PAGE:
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Vincent has been comprehensive with his top ten….enjoy!


Microgeophagus ramirezi (ram dwarf cichlid)

The Ram's natural Range is Columbia & Western Venezuela, it grows in the wild to around 2.5 inches. The second ray of the dorsal fin is longer on the male fish, although this is sometimes hard to see. When they are in breeding condition the female develops a bright pink belly. They require soft acidic water in which to live and spawn. The eggs are laid on a flat stone or in a depression in the substrate with both parents tending to the eggs and the fry. An excellent choice for a community tank, but will defend their spawning site and young with vigour.


Apistogramma Panduro (dwarf cichlid)

The Panda dwarf cichlid grows comes from Peru and grows to around to around 2 inches, the female is smaller. They prefer a well planted tank, with rock or bogwood caves and sand or fine gravel. They are very peaceful, but they will become territorial when spawning. The larger male has a blue colour sheen and a red-edged tail. Females have a distinctive yellow colouration with black blotches, resulting in the common name of Panda dwarf cichlid. They prefer soft acidic water and can be bred as a pair or a harem with several females holding small territories. Provide caves with a very small entrance. The female normally guards the fry, while the male defends the wider territory.


Zebra Pleco (L046)

The Hypancistrus Zebra is native to Brazil. The only reported habitat being on the riverbed of the Rio Xingu, (pronounced Rio Shin-gu). Unfortunately they command a high price in the trade. There are various theories on successful breeding with dedicated forums on the internet. For me, it always has been remains the ultimate pleco.


Botia macracantha (clown loach)

The Clown loach's natural range is Borneo, Sumatra India, It is the most colourful of all botia loaches, it has 3 black bars, one through its eye, one through its middle and just by the tail,which is red along with the pectoral finns. Sexing the Clown loach is difficult if impossible. In the wild this fish can get about 24" in length, but rarely reaches such a size in a community tank. This fish thrives with its own kind, it loves to shoal and so it is better to keep in groups of 3 or more, with plenty of hiding places.


Colisa lalia (dwarf gourami)

The Dwarf gourami is found in India & grows to around 2 inches. It requires a well planted tank with gentle circulation and some floating plants. It is peaceful, but may become territorial with other gouramies. Males are generally larger, more colourful. Still humid conditions are required to breed these, as the male relies on humidity to sustain his bubblenest. These are beautiful

graceful fish are well suited to a community tank.


Betta splendens (siamese fighting fish)

The Betta splendens comes from the Malay Peninula in Southeast Asia, Over the years it has been selectively bred and now is available in a variety of spectacular colours and finnage forms. Still humid conditions are required to breed these, as the male relies on humidity to sustain his bubblenest. Although they are a very attractive looking species, personally I feel that they are not suited to a community tank.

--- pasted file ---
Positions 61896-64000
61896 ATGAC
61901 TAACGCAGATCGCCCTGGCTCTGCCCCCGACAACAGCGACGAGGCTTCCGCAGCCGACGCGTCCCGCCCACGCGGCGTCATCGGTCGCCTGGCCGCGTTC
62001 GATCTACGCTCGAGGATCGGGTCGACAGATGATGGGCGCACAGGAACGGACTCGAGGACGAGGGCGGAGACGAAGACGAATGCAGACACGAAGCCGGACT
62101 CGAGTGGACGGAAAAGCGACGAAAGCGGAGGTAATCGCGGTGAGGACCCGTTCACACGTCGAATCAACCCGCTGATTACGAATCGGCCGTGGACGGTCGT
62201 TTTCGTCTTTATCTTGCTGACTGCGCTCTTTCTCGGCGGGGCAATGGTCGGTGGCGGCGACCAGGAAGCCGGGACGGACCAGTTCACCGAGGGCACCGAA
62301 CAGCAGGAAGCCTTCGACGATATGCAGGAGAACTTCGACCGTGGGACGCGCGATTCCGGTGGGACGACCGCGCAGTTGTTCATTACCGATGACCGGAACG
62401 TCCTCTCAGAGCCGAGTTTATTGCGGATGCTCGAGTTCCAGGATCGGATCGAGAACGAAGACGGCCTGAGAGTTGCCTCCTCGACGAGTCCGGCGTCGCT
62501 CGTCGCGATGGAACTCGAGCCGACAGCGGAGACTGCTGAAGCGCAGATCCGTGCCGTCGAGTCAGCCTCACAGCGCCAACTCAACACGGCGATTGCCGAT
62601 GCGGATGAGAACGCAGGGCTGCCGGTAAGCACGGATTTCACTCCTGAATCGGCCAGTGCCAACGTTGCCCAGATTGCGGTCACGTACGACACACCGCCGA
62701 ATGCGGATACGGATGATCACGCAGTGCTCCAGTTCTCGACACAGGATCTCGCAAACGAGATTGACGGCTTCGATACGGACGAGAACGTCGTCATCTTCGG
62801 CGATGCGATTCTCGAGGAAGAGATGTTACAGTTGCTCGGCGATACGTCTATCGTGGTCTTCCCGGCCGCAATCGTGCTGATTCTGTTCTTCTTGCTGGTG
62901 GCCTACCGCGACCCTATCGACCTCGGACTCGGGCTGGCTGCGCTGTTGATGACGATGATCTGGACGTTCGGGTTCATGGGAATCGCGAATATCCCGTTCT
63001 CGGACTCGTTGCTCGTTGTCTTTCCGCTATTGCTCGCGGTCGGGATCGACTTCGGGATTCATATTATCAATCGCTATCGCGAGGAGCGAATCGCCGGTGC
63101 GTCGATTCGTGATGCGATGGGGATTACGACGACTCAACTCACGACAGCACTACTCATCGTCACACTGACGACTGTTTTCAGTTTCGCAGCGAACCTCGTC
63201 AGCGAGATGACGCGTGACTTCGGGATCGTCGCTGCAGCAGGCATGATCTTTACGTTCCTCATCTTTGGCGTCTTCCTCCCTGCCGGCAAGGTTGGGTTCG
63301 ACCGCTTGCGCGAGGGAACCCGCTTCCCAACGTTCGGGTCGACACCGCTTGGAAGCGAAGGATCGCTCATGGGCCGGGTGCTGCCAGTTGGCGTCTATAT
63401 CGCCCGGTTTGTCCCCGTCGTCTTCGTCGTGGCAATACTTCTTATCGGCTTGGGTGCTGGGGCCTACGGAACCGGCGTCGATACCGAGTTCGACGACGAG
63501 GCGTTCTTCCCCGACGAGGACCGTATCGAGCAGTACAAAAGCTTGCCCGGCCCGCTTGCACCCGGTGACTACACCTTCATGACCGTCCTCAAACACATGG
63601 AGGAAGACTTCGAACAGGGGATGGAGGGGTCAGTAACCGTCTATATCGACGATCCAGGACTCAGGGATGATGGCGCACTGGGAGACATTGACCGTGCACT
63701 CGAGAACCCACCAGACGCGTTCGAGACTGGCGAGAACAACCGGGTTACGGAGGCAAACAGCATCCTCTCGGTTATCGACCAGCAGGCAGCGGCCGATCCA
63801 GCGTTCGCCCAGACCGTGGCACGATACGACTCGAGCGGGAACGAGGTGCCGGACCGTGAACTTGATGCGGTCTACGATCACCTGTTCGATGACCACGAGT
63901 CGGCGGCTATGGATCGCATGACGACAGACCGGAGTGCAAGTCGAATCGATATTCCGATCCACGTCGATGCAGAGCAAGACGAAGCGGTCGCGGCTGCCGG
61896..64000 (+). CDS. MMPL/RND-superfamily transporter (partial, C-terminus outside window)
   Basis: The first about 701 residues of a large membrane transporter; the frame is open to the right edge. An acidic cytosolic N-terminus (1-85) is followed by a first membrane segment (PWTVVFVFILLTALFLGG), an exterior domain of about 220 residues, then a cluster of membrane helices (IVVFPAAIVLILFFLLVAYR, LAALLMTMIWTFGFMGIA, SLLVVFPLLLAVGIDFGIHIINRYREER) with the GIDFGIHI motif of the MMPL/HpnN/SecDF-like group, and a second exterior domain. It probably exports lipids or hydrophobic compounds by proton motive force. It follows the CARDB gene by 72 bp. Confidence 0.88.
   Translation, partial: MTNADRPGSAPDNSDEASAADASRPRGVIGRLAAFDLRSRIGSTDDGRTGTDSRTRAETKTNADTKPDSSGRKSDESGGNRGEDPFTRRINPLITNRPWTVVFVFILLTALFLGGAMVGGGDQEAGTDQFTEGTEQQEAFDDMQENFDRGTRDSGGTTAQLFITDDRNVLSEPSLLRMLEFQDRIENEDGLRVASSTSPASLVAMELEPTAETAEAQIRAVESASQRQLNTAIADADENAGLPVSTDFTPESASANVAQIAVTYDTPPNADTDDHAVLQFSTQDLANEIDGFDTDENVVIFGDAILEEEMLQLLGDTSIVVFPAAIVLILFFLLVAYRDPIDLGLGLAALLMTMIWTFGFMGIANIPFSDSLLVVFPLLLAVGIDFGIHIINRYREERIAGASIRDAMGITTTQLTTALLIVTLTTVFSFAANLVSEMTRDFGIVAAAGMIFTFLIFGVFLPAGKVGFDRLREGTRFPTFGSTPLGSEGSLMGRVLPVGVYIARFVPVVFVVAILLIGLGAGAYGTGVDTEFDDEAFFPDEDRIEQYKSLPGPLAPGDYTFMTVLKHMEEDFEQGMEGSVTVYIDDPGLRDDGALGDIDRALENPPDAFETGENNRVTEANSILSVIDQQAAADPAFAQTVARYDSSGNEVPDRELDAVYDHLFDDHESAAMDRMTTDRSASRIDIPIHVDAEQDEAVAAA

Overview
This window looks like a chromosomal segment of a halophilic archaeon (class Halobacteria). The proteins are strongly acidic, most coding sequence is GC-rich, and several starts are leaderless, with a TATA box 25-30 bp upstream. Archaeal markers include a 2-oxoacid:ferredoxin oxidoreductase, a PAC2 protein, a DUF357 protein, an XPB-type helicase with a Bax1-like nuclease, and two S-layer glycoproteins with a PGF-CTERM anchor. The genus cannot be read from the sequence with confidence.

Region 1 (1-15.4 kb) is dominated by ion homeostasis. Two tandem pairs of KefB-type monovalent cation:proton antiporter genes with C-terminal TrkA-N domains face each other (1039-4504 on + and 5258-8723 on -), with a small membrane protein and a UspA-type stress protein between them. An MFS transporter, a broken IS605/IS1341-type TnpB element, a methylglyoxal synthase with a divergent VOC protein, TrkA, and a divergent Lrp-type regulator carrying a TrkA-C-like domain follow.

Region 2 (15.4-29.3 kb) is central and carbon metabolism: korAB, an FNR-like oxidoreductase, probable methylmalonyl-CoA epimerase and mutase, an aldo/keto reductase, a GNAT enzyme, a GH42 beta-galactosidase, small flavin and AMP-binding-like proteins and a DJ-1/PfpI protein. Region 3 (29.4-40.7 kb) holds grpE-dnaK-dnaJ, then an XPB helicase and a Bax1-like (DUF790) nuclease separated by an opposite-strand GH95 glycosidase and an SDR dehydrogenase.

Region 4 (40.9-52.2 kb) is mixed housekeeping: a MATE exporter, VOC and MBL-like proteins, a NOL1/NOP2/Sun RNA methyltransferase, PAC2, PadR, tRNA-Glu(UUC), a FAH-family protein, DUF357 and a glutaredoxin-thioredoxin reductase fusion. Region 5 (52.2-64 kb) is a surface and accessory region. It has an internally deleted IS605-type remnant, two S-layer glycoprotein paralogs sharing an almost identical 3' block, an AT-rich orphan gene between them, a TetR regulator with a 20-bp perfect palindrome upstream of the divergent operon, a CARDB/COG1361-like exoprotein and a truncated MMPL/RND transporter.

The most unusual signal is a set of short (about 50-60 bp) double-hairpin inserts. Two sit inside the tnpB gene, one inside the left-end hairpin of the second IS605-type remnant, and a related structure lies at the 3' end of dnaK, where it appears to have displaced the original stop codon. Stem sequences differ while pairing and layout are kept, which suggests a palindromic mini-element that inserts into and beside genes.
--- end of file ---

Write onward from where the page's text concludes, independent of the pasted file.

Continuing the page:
Puntius Denisonii (red line torpedo barb)

Puntius Denisonii is native to the South Western Coast of India. They have a vivid red line and for this reason they are sometimes referred to as Red-line Torpedo fish. Kept as a group they look very impressive. They grow to approximately 6 inches and are peaceful. An excellent choice for a community tank.


Brachydanio franei (leopard danio)

The Danio belongs to the cyprinid species of fish that are tropical subtropical, they can be found in Europe, Asia, North America and Africa.

The most commonly encountered cyprinids are Barbs, Danios Rasboras. These fish spawn by laying many eggs usually scattering non adhesive eggs. The leopard danio appeals to me mainly because at first glance it appears nothing special, but on closer observation and in good lighting conditions its markings and colour as it flashes through the water just under the surface are nothing less than stunning. Other than that I haven't a clue so go and ask Pete!


Corydoras (catfish)

Corydoras catfish are among my favourite fishes basically because they have so much character, there are approximately 2000 species (probably more now.Ed), with over half of those being found in South America. Most prefer soft acidic water. Sexing these can be done by observing the fish from above, the female is wider at the pectoral fins and the belly is rounder. There are various triggers that can start the spawning cycle, the eggs are often laid on a flat surface. No Aquarium is complete without corydoras.


Paracheirodon axelrodi (cardinal tetra)

The Cardinal tetra comes from northern South America & is similar in appearance to the Neon tetra except that the red belly runs the length of the fish. It requires soft acidic water to breed and the best method appears to be with the use of a spawning mop during the first rays of the sun. A

stunning addition to any community aquarium.